Action begins against illegal construction around Sher Shah’s tomb

May 1st, 2009 - 2:27 pm ICT by IANS  

Patna, May 1 (IANS) Authorities have initiated moves against illegal constructions in the premises of the 16th-century tomb of Pathan king Sher Shah Suri in Sasaram in Bihar’s Rohtas district, officials said Friday.
A district administration official said that the local civic agency has issued notices to all those who have constructed illegal structures in the vicinity of the tomb seeking explanations. The notices followed orders of the district magistrate to free the premises of encroachment and preserve the monument.

The tomb has been facing a problem of encroachment, especially as illegal construction witnessed a boom after Sasaram became the headquarters of Rohtas district in 1972.

An official of the local civic body told IANS over phone that action will be taken against the illegal constructions in the prohibited area of 100 metres around the tomb.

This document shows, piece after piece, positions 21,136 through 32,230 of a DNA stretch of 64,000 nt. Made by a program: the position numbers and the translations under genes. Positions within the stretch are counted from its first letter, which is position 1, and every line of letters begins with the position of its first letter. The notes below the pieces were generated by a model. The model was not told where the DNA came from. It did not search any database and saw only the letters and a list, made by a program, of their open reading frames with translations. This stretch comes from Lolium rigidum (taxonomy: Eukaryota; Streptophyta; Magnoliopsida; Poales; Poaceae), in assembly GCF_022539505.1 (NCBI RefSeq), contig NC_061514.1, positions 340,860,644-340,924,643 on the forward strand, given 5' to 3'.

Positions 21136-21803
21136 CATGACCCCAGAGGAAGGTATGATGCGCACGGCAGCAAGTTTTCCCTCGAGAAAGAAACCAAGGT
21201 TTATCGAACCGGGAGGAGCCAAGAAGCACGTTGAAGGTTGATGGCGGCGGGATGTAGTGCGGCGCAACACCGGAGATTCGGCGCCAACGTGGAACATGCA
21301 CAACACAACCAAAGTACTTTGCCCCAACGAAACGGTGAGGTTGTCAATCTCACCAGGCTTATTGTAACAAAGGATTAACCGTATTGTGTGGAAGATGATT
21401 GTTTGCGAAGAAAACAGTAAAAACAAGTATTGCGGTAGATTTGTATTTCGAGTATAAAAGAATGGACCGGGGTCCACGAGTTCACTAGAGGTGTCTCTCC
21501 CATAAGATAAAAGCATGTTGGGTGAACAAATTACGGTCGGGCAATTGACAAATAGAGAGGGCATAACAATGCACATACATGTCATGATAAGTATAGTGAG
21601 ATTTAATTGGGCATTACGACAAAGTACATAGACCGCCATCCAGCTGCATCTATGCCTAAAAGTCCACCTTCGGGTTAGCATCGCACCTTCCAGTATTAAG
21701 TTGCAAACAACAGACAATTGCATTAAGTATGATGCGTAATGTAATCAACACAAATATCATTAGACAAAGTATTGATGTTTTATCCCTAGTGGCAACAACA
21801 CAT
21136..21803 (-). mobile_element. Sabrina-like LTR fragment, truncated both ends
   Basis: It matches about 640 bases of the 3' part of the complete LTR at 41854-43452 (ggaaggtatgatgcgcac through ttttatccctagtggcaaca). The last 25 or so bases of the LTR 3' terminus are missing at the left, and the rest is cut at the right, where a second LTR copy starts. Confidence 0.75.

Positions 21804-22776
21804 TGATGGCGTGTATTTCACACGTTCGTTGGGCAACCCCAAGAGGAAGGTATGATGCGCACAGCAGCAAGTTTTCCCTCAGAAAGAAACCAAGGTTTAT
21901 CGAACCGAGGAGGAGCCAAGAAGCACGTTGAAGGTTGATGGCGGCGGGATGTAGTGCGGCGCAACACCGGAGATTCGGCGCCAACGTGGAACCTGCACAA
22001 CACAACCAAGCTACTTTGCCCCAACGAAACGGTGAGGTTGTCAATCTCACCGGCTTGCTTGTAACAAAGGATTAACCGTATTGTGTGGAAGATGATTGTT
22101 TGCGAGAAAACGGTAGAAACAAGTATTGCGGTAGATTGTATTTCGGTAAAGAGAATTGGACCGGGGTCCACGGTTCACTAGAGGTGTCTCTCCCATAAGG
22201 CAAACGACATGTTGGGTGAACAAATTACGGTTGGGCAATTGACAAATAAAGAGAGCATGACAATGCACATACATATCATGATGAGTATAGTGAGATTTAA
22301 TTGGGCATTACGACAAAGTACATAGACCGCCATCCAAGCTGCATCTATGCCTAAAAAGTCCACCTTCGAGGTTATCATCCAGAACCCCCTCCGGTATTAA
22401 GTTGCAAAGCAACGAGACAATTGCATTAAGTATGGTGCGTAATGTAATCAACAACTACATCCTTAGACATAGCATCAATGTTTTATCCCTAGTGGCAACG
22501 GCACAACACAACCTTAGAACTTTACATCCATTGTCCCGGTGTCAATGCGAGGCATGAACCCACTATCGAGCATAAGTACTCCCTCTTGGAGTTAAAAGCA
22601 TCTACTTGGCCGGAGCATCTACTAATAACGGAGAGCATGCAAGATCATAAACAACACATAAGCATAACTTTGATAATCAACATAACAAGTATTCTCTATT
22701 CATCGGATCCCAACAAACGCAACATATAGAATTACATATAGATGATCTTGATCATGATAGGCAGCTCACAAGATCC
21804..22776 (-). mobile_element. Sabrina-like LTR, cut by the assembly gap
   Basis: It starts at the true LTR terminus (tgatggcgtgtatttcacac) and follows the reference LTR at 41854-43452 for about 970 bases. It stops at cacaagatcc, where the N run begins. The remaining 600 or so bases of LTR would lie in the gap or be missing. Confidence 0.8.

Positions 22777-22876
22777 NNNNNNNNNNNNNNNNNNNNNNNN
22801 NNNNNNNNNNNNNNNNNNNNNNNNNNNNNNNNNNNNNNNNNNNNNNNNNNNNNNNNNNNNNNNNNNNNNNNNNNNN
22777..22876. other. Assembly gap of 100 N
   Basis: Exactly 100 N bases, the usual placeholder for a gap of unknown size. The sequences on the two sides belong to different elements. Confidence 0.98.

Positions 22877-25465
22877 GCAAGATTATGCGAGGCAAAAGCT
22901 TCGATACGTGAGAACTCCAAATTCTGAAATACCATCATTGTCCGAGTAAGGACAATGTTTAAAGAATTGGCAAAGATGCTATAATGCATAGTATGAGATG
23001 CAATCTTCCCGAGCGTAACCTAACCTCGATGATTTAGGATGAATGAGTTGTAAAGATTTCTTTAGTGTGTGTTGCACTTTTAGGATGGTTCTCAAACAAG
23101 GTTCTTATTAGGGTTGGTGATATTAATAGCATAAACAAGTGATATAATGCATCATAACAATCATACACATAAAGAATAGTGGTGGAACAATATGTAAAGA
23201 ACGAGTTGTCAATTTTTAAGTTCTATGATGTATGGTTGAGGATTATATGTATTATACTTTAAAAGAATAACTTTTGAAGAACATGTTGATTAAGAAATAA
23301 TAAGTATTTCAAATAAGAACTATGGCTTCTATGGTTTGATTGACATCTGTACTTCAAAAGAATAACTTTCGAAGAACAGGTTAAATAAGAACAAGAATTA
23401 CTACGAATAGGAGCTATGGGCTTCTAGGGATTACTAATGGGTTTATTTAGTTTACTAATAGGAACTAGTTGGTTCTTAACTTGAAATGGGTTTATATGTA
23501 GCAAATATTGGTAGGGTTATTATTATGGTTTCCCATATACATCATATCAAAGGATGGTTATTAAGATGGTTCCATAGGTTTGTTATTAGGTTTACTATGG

The Archaeological Survey of India (ASI) has long demanded removal of illegal constructions around the tomb and had also taken up the matter in the Patna High Court.

The ASI guidelines clearly stipulate that no construction can be allowed within a 100-metre radius of a historical monument and also forbids construction beyond a certain height within a radius of 200 metres. However, the rules have been violated time and again.

The historical tomb was declared a national heritage site under the Ancient Monuments and Archaeological Sites and Remains Act, 1958, and the ASI given the responsibility for its preservation and protection.

The tank around the five-storey tomb in Sasaram town, about 150 km from here, is filled with acidic industrial discharge while illegally constructed buildings have come up all around it.

Expressing unhappiness that the monument has fallen into disrepair due to years of neglect and exposure to pollution, while some parts have also been encroached upon, the Patna High Court November 2008 directed the ASI and the Rohtas district administration to take measures for its preservation.

The court’s order came in response to public interest litigation (PIL) filed by a Sasaram resident, who contended the state government was not taking adequate steps to preserve the tomb.

Early this year, district authorities banned discharge of polluted water, immersion of idols and bathing in the tank. The ban was imposed early this year by the high court, after the ASI warned of the ecological threats to the tomb as the tank’s water had turned acidic, and the water level had gone down.

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